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I am creating an application where I need to store client's information(Like their API Keys and API Secret to access my service, along with other confidential information).

Now, in the database, I want to store these in the encrypted format. In this regard, I decided to with symmetric key cryptography, AES in specific to encrypt the details.

However, for security purposes I want to use a different AES encryption key on a per client basis, so that even if the DB is compromised, all the data cannot be decrypted using a single key.

However, due to obvious reasons, I do not want to store my private keys in the DB with the encrypted informations.

So, I cannot seem to decide how to store my keys, especially since I need to have a binding that which key belongs to which client.

How can I achieve this, and which is the best approach in scenarios like this?

marked as duplicate by Steffen Ullrich, Xiong Chiamiov, Matthew, Tobi Nary, Stephane Jan 4 '18 at 9:11

This question has been asked before and already has an answer. If those answers do not fully address your question, please ask a new question.

  • For something like an API key, is there any reason you can't store it hashed? And why is an API key confidential user information anyway? I assume it is randomly generated and only used for authentication. – forest Dec 30 '17 at 4:17
  • I can store it hashed yes, but to hash it I want to use a different hashing key/salt per user. – Ayush Gupta Dec 30 '17 at 4:20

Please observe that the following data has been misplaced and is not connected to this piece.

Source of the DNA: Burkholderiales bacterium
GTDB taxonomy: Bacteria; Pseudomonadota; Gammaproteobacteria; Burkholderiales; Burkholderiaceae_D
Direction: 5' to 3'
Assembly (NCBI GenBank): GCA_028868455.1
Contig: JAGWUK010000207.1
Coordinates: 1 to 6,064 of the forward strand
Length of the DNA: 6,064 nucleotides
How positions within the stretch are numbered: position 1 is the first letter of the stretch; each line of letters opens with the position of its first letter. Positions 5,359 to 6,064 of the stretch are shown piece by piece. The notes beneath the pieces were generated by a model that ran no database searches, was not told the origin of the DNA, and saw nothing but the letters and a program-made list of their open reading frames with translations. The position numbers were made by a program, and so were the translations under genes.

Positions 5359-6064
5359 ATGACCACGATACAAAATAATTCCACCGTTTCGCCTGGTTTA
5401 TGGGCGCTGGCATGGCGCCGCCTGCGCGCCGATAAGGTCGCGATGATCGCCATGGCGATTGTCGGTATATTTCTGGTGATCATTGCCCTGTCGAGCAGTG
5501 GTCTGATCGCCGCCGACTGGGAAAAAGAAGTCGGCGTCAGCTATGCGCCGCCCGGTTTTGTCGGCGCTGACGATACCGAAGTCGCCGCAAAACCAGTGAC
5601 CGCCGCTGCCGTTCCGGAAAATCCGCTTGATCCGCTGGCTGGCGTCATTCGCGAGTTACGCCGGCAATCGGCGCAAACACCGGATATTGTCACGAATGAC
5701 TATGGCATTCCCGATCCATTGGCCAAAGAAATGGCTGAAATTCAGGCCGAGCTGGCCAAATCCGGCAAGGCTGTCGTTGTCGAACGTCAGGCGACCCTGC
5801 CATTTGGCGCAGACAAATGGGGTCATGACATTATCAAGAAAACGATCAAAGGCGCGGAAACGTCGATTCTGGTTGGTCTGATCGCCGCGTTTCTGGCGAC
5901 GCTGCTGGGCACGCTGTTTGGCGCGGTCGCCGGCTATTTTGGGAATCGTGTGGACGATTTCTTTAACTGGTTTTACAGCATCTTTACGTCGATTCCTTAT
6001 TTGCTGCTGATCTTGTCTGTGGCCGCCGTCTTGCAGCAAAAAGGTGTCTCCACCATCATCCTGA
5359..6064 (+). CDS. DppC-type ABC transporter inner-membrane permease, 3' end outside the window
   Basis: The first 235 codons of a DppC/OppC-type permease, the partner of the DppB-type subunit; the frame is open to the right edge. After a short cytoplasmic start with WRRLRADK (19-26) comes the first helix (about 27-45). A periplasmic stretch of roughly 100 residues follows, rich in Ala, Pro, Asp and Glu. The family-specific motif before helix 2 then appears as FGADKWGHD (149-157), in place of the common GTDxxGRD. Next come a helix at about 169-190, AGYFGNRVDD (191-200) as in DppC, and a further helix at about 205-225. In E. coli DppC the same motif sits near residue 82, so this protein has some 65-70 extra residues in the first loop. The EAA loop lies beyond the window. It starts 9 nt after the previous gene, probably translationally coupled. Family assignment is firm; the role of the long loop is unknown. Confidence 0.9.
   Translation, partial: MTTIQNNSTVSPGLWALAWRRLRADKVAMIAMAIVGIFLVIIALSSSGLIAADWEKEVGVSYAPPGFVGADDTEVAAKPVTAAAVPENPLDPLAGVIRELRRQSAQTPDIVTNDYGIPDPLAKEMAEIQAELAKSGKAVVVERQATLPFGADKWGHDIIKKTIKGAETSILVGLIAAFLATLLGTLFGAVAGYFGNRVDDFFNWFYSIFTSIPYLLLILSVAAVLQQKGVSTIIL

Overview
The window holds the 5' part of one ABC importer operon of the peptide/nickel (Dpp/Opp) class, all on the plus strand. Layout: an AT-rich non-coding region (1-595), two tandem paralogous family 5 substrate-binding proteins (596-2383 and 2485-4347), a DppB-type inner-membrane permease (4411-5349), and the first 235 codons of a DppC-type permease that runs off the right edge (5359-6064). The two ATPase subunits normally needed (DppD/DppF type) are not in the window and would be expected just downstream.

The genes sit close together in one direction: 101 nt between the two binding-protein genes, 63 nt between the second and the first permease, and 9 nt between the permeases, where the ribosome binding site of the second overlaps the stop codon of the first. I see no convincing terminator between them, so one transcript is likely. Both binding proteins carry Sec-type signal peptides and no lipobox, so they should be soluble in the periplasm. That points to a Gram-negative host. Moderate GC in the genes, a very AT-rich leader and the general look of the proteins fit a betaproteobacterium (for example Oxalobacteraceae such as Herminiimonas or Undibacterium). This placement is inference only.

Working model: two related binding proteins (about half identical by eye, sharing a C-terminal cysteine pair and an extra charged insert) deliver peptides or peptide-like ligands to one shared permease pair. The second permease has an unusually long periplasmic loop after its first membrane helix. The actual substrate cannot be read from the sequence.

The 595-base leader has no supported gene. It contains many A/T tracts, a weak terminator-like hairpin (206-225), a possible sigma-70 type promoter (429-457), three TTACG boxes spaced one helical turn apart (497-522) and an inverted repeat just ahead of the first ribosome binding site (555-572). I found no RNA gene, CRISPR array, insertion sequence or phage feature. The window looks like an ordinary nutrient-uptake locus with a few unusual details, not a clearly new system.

• Hashes do not use keys. You just hash the salted secret. You obviously won't be able to access it at runtime, but you don't need to. You just need to compare the hash of the inputted secret with the stored hash of the known good secret. But do you really need to do this for API keys? They are not secrets submitted by the users, so are not the same class of sensitivity as password. They are already (presumably) random, anyway. – forest Dec 30 '17 at 4:24
  • Not the API Key, but I am thinking of using the API Secret as a salt(or encryption key depending on the mechanism I go by) for encrypting the other information, so I think it would be better if I could. – Ayush Gupta Dec 30 '17 at 4:27
  • 4
    Your question is very similar to Where to store a key for encryption? and other questions asking where to store key for encryption. I thus consider it a duplicate. – Steffen Ullrich Dec 30 '17 at 5:12

This is one situation where using a KEK (Key Encrypting Key) and multiple DEKs (Data Encrypting Keys) comes in useful. (Background question here).

What you would do is encrypt each client's key (these will be the DEKs) using the KEK. The DEKs are stored (encrypted) in the database. When the application starts up, it uses the KEK (which is not stored in the database) to decrypt the DEKs, then the (decrypted) DEKs (which exist decrypted in the App, not in the Database) to perform crypto operations. When the App shuts down the DEKs are all safely encrypted in the database, waiting for the KEK to unlock them again.

This model can allow you to separate the keys (DEKs in the database, KEK on an application server file), to require manual intervention (KEK provided to App at start-up time), or to rely on an HSM for the KEK. All of these provide more security than simply stuffing client DEKs into the database without protection.

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